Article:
WEST HOLLYWOOD, Calif. — For anyone who thinks that film goddesses are extinct, a new comedy serves as a gentle reminder that Catherine Deneuve continues to star in movies by some of the most lauded directors in French cinema. Her latest effort is Francois Ozon’s “Potiche” (“Trophy Wife”), which opens in Washington on Friday.
The film, set in the 1970s, casts Deneuve, still radiant at 67, as Suzanne Pujol, the wife of a male chauvinist (Fabrice Luchini) who runs her father’s umbrella factory with fervent condescension.
After his restive employees strike and hold him hostage, he suffers a health scare and is forced to turn over the firm to the seemingly bubble-headed Suzanne, whose frumpy clothes and shellacked helmet of bouffant hair belie a hitherto untapped business savvy. To everyone’s surprise — including her own — Suzanne ends up elevating both profits and morale at the factory, helped in part by a left-wing government official and former paramour played by Gerard Depardieu, one of her favorite screen partners.
“I thought it was a very nice funny story, with a sort of revenge twist that makes people, and myself, quite happy,” the actress, dressed in earth-toned Prada, said in an interview last month at an exclusive hotel off the Sunset Strip. “It’s about a woman who is supposed to be so shy and who is taken advantage of, and then she realizes that life is more than what she thought.”
Deneuve worked with Ozon previously on “8 Women” (2002), a campy murder mystery that included nearly every living great French actress among its entirely distaff cast. But the director wrote the new movie, based on a successful stage play, specifically for her.
“Catherine is so often the iconic image of the cold beauty,” Ozon said by phone from Paris. “But she can be very warm, and I thought this could be a good opportunity to show that personality.”
Ozon maintains that one source of Deneuve’s appeal today is her bearing. “She’s very elegant in ridiculous situations,” he said, mentioning the film’s opening scene, in which Deneuve wears a loud red jogging outfit and interacts with forest animals in the manner of Snow White. “Not every actress can do that. She doesn’t want to be superior to the part. Catherine is very human and can touch you. She has no irony. This is the story of a woman who is suffering, who is humiliated at the beginning of the film, and it was important to show that.”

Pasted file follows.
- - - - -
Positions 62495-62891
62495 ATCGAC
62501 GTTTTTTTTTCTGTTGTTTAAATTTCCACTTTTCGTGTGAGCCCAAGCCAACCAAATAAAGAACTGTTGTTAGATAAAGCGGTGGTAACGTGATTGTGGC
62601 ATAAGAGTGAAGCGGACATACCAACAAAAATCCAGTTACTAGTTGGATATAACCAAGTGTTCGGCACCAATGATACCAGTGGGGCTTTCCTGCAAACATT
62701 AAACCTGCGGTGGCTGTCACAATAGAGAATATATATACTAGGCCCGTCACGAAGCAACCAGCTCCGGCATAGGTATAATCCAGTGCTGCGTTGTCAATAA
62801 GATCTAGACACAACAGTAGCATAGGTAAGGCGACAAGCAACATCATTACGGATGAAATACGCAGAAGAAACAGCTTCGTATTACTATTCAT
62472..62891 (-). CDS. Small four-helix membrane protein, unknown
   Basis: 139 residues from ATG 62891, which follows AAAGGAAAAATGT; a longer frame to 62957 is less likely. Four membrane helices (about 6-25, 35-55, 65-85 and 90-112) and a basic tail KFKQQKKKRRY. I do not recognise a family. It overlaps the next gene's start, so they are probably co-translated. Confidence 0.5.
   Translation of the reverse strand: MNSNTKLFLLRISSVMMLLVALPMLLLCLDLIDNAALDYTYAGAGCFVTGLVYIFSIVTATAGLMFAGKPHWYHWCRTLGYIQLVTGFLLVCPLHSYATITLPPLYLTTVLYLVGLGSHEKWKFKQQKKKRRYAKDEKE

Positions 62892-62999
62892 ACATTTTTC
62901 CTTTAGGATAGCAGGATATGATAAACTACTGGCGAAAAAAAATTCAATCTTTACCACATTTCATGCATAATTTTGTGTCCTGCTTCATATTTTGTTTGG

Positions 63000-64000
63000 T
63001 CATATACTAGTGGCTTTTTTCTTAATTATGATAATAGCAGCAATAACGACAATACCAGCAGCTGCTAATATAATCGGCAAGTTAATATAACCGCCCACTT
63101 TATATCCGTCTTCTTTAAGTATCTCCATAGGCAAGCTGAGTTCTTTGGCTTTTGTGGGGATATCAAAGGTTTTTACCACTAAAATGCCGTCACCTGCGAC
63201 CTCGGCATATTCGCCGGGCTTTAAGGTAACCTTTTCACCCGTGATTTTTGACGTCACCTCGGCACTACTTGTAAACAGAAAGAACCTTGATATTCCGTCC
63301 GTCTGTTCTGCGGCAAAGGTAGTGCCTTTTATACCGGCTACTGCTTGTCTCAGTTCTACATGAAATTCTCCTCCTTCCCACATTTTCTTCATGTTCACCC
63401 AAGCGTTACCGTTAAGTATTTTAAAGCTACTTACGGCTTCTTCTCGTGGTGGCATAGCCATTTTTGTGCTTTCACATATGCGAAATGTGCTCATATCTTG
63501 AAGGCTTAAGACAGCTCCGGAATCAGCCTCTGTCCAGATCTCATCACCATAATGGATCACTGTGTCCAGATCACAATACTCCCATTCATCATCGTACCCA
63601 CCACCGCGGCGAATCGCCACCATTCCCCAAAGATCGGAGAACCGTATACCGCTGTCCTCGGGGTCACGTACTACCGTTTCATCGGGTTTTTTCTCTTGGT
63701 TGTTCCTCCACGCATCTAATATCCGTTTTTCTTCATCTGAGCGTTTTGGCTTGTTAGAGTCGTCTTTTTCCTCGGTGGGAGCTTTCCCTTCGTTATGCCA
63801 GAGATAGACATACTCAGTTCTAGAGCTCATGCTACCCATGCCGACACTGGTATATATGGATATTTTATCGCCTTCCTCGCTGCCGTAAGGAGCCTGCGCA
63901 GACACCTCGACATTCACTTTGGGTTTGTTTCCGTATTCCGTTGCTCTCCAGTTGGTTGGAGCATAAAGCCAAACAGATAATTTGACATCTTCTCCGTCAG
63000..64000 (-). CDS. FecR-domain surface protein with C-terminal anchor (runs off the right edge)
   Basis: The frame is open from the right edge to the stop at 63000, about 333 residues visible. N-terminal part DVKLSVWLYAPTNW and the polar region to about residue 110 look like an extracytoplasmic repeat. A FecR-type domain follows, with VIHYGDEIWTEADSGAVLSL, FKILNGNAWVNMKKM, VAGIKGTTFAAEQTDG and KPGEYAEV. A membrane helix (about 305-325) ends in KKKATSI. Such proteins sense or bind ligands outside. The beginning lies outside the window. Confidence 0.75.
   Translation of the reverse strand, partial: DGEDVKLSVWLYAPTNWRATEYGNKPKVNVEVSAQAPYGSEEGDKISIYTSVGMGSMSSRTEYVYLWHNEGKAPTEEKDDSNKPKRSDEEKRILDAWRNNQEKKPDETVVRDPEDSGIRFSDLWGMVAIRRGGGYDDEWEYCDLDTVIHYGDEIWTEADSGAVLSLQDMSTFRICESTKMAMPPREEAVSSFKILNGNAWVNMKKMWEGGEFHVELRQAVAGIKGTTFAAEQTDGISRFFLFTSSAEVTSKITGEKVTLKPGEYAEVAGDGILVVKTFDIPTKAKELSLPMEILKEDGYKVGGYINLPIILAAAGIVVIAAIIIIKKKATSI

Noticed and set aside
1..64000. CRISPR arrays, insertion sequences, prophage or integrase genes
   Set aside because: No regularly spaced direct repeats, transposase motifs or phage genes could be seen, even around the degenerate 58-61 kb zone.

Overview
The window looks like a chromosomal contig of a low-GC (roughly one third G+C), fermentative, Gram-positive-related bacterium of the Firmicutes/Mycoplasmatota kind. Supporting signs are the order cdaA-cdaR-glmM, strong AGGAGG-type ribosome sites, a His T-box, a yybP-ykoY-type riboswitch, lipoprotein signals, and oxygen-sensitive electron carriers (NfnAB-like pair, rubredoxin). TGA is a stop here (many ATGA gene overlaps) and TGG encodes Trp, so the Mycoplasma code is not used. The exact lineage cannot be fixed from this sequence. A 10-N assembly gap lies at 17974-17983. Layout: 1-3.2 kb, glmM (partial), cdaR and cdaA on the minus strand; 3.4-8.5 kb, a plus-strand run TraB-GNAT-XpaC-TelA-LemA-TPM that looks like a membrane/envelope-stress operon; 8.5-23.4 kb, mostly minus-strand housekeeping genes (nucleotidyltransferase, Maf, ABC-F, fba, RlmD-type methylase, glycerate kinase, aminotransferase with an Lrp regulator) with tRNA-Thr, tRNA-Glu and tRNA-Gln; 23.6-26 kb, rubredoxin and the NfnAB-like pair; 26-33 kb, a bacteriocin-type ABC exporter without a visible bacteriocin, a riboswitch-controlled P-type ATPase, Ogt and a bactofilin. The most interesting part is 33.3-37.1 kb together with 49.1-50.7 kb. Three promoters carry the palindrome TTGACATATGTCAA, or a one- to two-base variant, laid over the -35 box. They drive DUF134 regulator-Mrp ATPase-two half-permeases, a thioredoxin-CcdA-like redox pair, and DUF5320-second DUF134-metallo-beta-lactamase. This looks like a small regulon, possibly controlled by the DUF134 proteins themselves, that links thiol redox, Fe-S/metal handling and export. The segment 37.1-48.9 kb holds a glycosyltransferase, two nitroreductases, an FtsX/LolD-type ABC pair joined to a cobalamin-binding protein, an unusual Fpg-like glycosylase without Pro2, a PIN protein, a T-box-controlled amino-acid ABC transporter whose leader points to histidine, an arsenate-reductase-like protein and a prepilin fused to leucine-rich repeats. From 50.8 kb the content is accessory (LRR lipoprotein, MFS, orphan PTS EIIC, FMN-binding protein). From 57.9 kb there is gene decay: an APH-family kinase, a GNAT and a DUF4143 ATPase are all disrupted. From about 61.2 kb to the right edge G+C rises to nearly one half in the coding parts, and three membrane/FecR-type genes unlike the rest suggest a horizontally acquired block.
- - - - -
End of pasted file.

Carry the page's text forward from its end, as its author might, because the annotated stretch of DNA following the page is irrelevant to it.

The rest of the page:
Deneuve displayed a very different kind of vulnerability when her career began in the early 1960s. Her big break came when she played the dewy female lead in the melancholy musical “The Umbrellas of Cherbourg” (1964), an international hit directed by Jacques Demy, whom she credits with igniting her interest in film acting.
She then starred in two of the most controversial — and critically hailed — pictures of the 1960s: Roman Polanski’s “Repulsion” (1965), in which she played a timid manicurist driven to madness and homicide, and Luis Bunuel’s “Belle de Jour” (1967), in which she played a young wife turned noonday whore.
Soon her cool beauty alone drew audiences worldwide, though not always to films that endured. A breakthrough came when Francois Truffaut cast her opposite Depardieu in “The Last Metro” (1980). Her vulnerable yet tensile performance as the wife of a theater director in Vichy France earned raves and caused other filmmakers to see her in a new light. By the 1990s, she emerged as a figure of feminine grit hampered by significant flaws in pictures such as “Indochine” (1992), for which she received her only Oscar nomination.
Deneuve breezily acknowledges her progress but eschews reflection. “I’ve been going through an evolution,” she said, “but I do not inspect myself. I don’t think it’s for me to say. I don’t watch my movies. I don’t have time. When I go to the movies, I see the films of others.”
She counts “The Social Network,” “Black Swan” and “Inception” among recent movies she admires. “I also liked ‘The King’s Speech,’ ” she said, “but there was less surprise in it for me than ‘The Social Network.’ That film is amazing — the rhythms, the imagination — and the script is especially good. It’s very strong and powerful, and also touching in a way.”
Deneuve did not yearn for a screen career, even as she ultimately embraced one. Though her parents were stage actors (the family name is Dorleac), her father was no stranger to film, having dubbed the voices of Alan Ladd and Gregory Peck when their movies were released in France. Deneuve took her mother’s maiden name to distinguish herself from her older sister Francoise, who started acting first. (Francoise died in a car crash in 1967, not long after starring with her sister in “The Young Girls of Rochefort,” another Demy musical and something of a follow-up to “Umbrellas.”)
Perhaps because of her unanticipated entry into film, Deneuve says she did not model herself on those who preceded her on the screen, though she readily expresses admiration for Marilyn Monroe, Carole Lombard and, surprisingly, Jean Arthur, the great American comic actress. “She has a very strange and unusual tone,” Deneuve said. “I love her.”
The actress’s workload has never abated since she achieved stardom, and she has collaborated with some of cinema’s most distinguished directors. In addition to Polanski, Bunuel, Truffaut and Ozon, the list includes Jean-Pierre Melville, Andre Techine, Lars von Trier and Arnaud Desplechin. One quality unites them: “Some people are more universal than others — they have a greater mind, a greater view,” she said. “And some have the ability to put that into images and words.”
Deneuve notes her good fortune, and new challenges and rewards likely await. But not all of her dreams can be realized. “There are a lot of important directors that I probably won’t work with,” she said. “It’s not just the language barrier; there’s also the time. You cannot work with all the important people in cinema.”